“Discovering” the poor?

Jacqueline Novogratz, The Blue Sweater, Bridging the Gap Between Rich and Poor in an Interconnected World. Rodale, 2009.

This book is an interesting example of the oddness of this project – from time to time, I pick up a text that is either on the shelf or near one, and I can’t figure out its provenance.  So, it will sit for awhile in one place or another (The Blue Sweater has been in at least three places over the last 7 months) until such time as I investigate it.  Being away from my office today, picked it up from current location (just below two pieces of fiction, one of which I have read, the other I didn’t feel like reading) and started it on it this morning.

Ms. Novogratz worked as a banker for a few of years before working with UNICEF and the World Bank.  Eventually, she founded Acumen Fund, a venture capital outfit based on a concept entitled “patient capital.”  This concept has been described as a “bridge” of sorts between the traditional “efficiency and scale” of markets and philanthropic efforts.  Essentially, the idea is to invest in philanthropic efforts, hoping for an eventual return, over a long time run.  There will be, in other words, both a return on the investment (accountability) and a thoughtful sustainability to the philanthropy.  An example of this work in action is Water Health International which began as a relatively small investment opportunity for Acumen ($600,000) and has moved towards $30,000,000 in capital raised over the past nine years, all while providing access to safe drinking water (initially in rural India).  I noted that the company has developed a project in Ghana as well, with some help from Coca Cola.  This fact begs a question – given that water has an economic value, and soda uses a tremendous amount of water, is this an odd relationship?  I wonder, but I digress.

In the opening segments of the book, Novogratz expresses her firm belief that poverty can be eliminated, while also offering some thoughts on her own family’s experience as poor people and immigrants.  Novogratz suggests that people should truly be treated as equals in a connected world.  We are human beings and by providing opportunities and choices, we can provide each other with dignity in our lives.  She emphasizes that this is not her story per se (though much of the text is first person) but rather a collection of the stories from others, including monks, genocide survivors, young women, the elderly, etc (xi – xiv).  Also early in the text, Novogratz gives us the reason for her title, The Blue Sweater, in an intriguing and almost unbelievable story of globalism based on a childhood gift, donated to Goodwill, and found by her randomly on a young boy in Kigali, Rwanda some 11 years after she gave it away herself.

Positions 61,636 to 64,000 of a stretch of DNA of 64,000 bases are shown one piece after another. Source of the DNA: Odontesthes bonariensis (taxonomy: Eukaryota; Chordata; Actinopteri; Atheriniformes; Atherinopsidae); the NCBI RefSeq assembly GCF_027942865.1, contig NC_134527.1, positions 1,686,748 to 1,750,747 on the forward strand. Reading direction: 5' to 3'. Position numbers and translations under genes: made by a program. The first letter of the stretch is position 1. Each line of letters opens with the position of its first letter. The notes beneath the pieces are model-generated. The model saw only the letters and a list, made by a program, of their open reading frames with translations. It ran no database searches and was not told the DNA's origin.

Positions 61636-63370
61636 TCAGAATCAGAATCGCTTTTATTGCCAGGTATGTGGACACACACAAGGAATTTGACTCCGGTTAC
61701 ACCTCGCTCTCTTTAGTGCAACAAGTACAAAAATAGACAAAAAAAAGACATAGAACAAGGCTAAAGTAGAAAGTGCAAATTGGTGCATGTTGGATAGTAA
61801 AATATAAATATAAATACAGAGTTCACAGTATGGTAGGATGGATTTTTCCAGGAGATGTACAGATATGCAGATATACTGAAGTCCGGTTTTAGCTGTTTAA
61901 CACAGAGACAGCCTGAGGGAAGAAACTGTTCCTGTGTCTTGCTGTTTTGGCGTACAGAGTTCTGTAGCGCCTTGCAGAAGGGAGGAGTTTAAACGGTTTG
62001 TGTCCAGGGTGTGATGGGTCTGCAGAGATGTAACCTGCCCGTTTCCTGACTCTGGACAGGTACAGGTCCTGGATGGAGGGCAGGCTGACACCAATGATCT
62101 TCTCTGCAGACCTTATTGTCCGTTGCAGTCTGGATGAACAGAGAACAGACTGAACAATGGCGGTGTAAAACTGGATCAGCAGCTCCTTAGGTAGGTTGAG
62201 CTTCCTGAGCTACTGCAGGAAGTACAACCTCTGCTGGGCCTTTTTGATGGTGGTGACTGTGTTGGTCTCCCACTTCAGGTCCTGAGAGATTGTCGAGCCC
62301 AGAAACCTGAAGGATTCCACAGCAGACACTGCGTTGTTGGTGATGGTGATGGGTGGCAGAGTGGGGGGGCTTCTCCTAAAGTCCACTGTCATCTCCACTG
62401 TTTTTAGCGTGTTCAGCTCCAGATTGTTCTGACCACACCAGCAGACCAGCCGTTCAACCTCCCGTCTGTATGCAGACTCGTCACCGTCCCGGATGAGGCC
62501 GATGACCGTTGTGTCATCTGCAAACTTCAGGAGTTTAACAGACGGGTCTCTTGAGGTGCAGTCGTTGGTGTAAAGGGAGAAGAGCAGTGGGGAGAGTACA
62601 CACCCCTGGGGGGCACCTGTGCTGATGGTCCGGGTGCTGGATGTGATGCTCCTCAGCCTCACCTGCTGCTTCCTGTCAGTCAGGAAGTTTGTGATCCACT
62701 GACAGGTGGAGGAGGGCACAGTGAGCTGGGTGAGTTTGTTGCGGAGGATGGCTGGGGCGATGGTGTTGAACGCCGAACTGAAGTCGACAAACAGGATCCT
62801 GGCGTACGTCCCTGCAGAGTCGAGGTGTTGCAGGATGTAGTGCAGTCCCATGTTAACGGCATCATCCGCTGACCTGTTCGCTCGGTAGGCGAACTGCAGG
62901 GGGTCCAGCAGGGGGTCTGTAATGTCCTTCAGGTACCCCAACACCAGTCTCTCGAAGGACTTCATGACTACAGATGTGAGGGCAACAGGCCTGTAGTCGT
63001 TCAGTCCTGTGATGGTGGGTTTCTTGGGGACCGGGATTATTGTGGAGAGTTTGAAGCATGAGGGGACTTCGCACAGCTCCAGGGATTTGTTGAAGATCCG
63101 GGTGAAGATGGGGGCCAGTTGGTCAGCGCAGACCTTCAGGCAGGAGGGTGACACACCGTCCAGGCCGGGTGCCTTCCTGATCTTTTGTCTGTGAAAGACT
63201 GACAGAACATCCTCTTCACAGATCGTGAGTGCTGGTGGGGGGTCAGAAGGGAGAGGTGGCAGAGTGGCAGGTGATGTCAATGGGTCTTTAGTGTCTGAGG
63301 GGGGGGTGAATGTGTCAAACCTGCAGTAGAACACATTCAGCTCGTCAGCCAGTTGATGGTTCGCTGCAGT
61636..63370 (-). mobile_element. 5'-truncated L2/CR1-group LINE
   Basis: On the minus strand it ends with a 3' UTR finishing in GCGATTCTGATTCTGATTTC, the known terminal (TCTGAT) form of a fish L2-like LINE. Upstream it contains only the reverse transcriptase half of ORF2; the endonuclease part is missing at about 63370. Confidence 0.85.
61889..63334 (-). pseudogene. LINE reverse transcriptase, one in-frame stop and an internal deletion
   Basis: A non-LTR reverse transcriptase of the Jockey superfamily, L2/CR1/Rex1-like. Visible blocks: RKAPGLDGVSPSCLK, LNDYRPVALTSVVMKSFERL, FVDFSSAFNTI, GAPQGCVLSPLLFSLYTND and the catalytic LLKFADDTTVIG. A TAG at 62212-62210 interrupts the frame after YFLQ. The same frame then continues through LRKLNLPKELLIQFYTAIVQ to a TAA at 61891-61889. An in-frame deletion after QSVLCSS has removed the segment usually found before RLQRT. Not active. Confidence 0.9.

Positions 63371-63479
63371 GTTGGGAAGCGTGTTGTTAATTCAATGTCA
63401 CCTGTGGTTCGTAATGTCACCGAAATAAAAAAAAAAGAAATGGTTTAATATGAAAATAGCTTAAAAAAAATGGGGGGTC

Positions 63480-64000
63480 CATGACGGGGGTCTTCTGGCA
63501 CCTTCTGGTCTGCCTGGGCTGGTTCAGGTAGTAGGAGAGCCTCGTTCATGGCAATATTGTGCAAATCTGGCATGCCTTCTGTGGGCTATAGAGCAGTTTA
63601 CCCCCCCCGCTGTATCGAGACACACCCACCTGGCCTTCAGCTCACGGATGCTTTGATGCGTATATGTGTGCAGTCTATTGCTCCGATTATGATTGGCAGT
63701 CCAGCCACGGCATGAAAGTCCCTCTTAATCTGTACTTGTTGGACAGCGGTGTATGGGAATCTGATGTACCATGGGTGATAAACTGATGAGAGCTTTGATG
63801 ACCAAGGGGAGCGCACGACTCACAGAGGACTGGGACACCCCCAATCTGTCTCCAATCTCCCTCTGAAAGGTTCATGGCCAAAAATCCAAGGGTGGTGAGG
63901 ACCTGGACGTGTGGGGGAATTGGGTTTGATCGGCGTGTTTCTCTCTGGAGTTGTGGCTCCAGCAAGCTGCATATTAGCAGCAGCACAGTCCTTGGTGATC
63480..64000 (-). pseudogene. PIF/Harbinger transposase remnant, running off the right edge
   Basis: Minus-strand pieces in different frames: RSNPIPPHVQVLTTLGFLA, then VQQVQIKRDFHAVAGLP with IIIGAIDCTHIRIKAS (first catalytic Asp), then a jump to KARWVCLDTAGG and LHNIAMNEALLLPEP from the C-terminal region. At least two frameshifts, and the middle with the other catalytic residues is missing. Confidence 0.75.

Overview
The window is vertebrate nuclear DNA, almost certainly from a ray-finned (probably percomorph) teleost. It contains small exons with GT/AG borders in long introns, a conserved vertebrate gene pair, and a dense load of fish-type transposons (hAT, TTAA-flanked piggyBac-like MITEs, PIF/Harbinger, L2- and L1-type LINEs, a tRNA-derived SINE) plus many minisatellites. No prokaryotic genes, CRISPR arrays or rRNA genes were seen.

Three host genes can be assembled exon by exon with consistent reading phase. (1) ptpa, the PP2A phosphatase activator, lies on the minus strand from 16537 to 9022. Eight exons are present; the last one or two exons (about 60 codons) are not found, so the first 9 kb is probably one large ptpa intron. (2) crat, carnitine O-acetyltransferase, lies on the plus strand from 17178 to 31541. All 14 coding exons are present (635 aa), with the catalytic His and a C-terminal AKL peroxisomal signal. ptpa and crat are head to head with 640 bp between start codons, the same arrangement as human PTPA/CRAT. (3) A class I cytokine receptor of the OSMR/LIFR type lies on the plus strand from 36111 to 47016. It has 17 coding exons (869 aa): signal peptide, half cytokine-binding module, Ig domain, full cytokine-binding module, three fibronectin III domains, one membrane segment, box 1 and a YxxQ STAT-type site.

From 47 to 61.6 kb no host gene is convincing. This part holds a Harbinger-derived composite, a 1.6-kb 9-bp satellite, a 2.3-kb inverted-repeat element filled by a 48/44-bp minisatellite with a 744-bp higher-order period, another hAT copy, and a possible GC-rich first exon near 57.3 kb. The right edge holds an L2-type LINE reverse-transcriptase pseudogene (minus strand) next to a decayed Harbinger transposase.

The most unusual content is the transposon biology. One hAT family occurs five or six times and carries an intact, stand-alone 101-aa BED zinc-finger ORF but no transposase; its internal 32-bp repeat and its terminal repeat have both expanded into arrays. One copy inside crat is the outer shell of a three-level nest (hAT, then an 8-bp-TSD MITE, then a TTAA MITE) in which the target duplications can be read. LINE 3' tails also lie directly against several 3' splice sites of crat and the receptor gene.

Some readers may not enjoy the memoir style quality of Novogratz’ narrative, but in terms of offering readers a personal touch, this tone and content can be effective.  It is particularly moving and arresting in any of the many sections in which she discusses Rwanda and the horrors that befell this nation in 1994.  It was in response to the Rwandan genocide that Novogratz “concentrated on understanding the potential of philanthropy to effect change in the world” (153).  She emphasized that this terrible violence visited upon Rwanda reminded her how accountability and interconnectedness were both important – given opportunities, people will believe in change and their ability to make improvements in their lives. 

The sheer volume of anecdotes and memories of her time before and after creating the Acumen Fund may overwhelm some readers as well, though again, some can be particularly instructive.  For example, Water Health International, I learned, provided water to people in 15-liter plastic containers which I found problematic.  Plastic, and its production, can have toxic consequences.  In this case however, the problem was when people would place the clean water into contaminated clay pitchers.  As I would have hoped, the response was not to eliminate the clay, which had cultural connections and importance, but rather improve education on how the clay containers needed to be sanitized prior to use (270).

Finally, I appreciate Novogratz’ important concluding statements about humanity in general.  We must develop empathy and imagination in order to support change and value in this world.  I emphasize empathy all the time with my teacher candidates – you cannot be an effective teacher if you don’t have some sense of empathy.  It’s not just my idea of course as business leaders, Novogratz herself, and economists/speech writers like Daniel Pink believe in this value too.  Novogratz talked about the “other” in poverty and how it is easy for people to avoid or ostracize the “other.”  In the classroom, we strive to avoid this, though it is easier – we do this in our personal relationships too.  But, points out Novogratz, to give of ourselves without expecting a return, to interact with others looking at each person as an opportunity rather than an affirmation of fearing the “other,” is a difficult task and one that must be embraced.  Ultimately, argues Novogratz, “we are redefining the geography of community and accepting shared shared accountability for common human values” (284).  Perhaps her optimism will not work well for all readers, but I can’t say that I dislike her hope that if we can act with empathy and concern for others, we can see a world where truly, people are created equal.

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